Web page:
Last edited: February 05, 2005

Spilling Out of the Closet

Society, February 5, 2005
The Standard Group
I & M Building, Kenyatta Avenue,
P.O Box 30080, 00100 GPO, Nairobi-Kenya.
Tel: +254 20 3222111, Fax: +254 20 214467.

By Benson Kimathi

Homosexuality and the social condemnation it attracts are as old as mankind. Tales of homosexuality by soldiers during both the First and Second World Wars were commonplace. Today, not only is homosexuality practised in secluded institutions like prisons and colleges but it is also slowly albeit grudgingly becoming accepted as a sexual orientation rather than a perversion.

Because heterosexuals are the majority, homosexuality is still considered a disorder and is still fervently opposed. Late last year, a Ugandan radio station, Simba FM, was fined $1,000 (Sh80,000) and forced to apologise for hosting a talk show by gay men. In Kenya, Anglican Church bishops continue to breathe fire over last year’s decision by the American Episcopal Church to ordain a homosexual bishop and to allow the wedding of gay couples.

Even then, gay and lesbian-friendly pressure groups around the world continue to speak out against laws and customs that are deemed hostile. What is evident is that the impact of gays and lesbian lobby groups is progressively beginning to be felt. Their continued inability to change their sexual bearing has forced them into becoming activists. Then scientific researchers came forth and started announcing that biology may have something to do with sexual orientation, after all.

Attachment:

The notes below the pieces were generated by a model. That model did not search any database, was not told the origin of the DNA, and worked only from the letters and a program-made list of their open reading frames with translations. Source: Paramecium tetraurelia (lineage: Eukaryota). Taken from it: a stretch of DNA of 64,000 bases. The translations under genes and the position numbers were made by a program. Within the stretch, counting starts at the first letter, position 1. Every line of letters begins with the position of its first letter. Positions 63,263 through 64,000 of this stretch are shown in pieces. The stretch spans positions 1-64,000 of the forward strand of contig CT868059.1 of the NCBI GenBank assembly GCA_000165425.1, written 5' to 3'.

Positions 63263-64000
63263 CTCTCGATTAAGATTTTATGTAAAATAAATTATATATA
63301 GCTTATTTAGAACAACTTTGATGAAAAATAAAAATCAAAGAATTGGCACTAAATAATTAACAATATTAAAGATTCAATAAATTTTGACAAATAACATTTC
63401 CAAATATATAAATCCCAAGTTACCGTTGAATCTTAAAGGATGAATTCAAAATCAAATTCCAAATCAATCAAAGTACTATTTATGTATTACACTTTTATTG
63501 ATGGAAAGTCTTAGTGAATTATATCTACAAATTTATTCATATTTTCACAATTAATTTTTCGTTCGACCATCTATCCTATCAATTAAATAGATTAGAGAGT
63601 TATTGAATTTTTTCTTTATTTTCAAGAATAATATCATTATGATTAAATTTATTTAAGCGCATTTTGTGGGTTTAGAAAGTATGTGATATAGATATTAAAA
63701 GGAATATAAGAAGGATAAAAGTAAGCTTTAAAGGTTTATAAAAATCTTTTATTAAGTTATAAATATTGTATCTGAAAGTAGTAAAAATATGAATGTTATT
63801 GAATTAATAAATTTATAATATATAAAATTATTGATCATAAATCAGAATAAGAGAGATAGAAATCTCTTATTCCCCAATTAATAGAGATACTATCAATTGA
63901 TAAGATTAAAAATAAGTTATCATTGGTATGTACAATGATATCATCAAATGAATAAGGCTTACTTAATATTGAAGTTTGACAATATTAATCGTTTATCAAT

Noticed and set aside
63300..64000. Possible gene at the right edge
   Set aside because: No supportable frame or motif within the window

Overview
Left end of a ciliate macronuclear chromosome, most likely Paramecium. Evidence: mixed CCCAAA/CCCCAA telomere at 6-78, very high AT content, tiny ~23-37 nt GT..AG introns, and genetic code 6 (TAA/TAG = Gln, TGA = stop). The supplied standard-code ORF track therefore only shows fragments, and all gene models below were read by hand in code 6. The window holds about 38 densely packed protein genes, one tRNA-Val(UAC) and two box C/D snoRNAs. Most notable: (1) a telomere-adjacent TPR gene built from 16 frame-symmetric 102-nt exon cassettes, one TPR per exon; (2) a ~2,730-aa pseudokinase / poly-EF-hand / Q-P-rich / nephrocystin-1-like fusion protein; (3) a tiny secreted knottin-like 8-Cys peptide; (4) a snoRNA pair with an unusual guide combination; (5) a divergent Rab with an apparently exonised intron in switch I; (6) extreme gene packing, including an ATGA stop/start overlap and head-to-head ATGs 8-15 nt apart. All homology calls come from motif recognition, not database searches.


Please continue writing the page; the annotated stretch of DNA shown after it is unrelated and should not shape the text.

Before the 1980s, homosexuality was included as a treatable disorder in the manual of mental disorders published by the American Psychiatric Association. Given findings from scientific research, and with mounting pressures and politicking from both gays and gay-friendly groups and individuals, however, that particular disorder has had to be dropped from the manual.

Today, as Nairobi psychiatrist Dr Frank Njenga explains, homosexuality is no longer viewed as a disease. “To try to understand homosexuality from a medical point of view is incorrect.”

He says there are people who are comfortable being homosexual, and others who are unhappy about it. “These (the latter) are the ones I would see.” He, however, emphasises that the aim of seeing these people is not to ‘treat’ the homosexuality, but rather to address the related concerns. “The mistake we make in Africa is to define people by their sexual orientation,” he says.

According to the Handbook of Counselling and Psychotherapy with Lesbian, Gay, and Bisexual [LGB] Clients (American Psychological Association, 2000), “The process through which LGB individuals first recognise their sexual orientation is often referred to as ‘coming out’.” This process consists of a series of complex cognitive [thought processing], affective [emotional] and behavioural changes.”

The handbook explains that forming a sexual identity is a challenging process, which might mean adopting an unpopular identity, altering one’s self-concept, as well as changing relations with others and with society. “The process can occur quickly or over an extended time, and it is the beginning of the lifelong process of developing an LGB identity.”

Although this mood is finding a home locally, it remains difficult for many to take a clinical, objective look at homosexuality, without moralising the issue and evoking strong emotions. More often than not, public opposition to the practice is fuelled by social condemnation. Knowing where society stands, everybody is on their guard every time they touch on the sensitive topic. One psychologist says he would never consult with homosexuals. The media approaches the subject with great caution.

Homosexuality continues to be a sore point, and in spite of laws or policies, it seems it is here to stay.

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